“Nuclear Option” Amendment 74 Makes Ballot

Fracking near a high school in Greeley, Colorado.

The Denver Post’s Ben Botkin reports on the other ballot measure to qualify yesterday for a vote in November in addition to a payday loan interest rate cap–formerly known as Initiative 108, now Amendment 74, which would dramatically alter the relationship between just about any kind of land use interest and local government:

Initiative 108 would amend the state constitution and require property owners to receive “just compensation” when government laws or regulations cause their property’s fair market value to drop.

Organizers submitted 209,111 signatures, and the Secretary of State’s office projects that 137,029 are valid.

Colorado Public Radio’s Grace Hood goes into more detail:

The initiative, which is expected to appear as Amendment 74 at the ballot box, would allow Coloradans to make a financial claim on property that’s devalued because of government action. The proposal would protect water and mineral rights in addition to physical property.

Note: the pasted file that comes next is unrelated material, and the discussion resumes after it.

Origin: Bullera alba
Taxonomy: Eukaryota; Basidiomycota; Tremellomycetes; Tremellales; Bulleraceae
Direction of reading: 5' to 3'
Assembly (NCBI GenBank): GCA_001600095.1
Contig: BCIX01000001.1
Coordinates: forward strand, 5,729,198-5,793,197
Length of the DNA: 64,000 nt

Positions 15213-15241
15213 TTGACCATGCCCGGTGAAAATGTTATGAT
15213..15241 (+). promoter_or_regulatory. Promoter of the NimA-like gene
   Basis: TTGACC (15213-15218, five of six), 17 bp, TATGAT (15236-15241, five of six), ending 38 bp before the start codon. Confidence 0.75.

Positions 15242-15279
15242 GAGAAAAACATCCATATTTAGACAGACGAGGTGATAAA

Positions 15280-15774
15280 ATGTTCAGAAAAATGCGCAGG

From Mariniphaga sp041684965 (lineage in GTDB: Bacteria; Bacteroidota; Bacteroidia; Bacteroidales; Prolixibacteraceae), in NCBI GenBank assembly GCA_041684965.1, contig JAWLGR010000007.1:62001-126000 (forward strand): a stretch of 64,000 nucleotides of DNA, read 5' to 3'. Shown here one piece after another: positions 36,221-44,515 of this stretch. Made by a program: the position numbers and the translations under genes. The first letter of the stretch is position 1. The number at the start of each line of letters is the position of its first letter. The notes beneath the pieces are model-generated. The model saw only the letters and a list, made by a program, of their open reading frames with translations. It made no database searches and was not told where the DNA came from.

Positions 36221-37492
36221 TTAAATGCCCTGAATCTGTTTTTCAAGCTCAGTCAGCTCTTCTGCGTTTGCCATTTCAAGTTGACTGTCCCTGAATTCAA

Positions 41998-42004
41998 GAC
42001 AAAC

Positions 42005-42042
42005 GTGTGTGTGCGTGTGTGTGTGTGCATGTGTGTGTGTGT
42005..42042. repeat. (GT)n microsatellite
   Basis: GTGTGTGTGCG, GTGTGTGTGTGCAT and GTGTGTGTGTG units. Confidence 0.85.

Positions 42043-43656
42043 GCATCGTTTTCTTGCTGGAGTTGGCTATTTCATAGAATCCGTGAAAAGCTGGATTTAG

At its heart, Amendment 74 would adjust how “takings claims” work under Colorado law. Right now someone can only get compensation from a direct government action when it deprives them of nearly all of their property. The change to the state constitution would broaden that range so that property owners could get compensated if property is “reduced in fair market value” by the government.

With this measure moving from the theoretical to set for a vote, word of its potentially sweeping effects is spreading–and the Colorado Municipal League is sounding the alarm:

This suggested change to the Colorado Constitution would expose both the state and all local governments to untold legal exposure with unclear language referring to government regulations or actions which would “reduce” the “fair market value” of private property and subject taxpayers to “just compensation” to a private property owner. All types of ordinances and policies at the municipal level would be affected, like code enforcement, land use and zoning, licensing, and redevelopment. Fort Collins Mayor Wade Troxell shares, “This measure places words in our state constitution that are not clear. Both the state and taxpayers in cities like my own will be subject to frivolous lawsuits. As both a Mayor and CML President, I am strongly opposed and will be voting no.”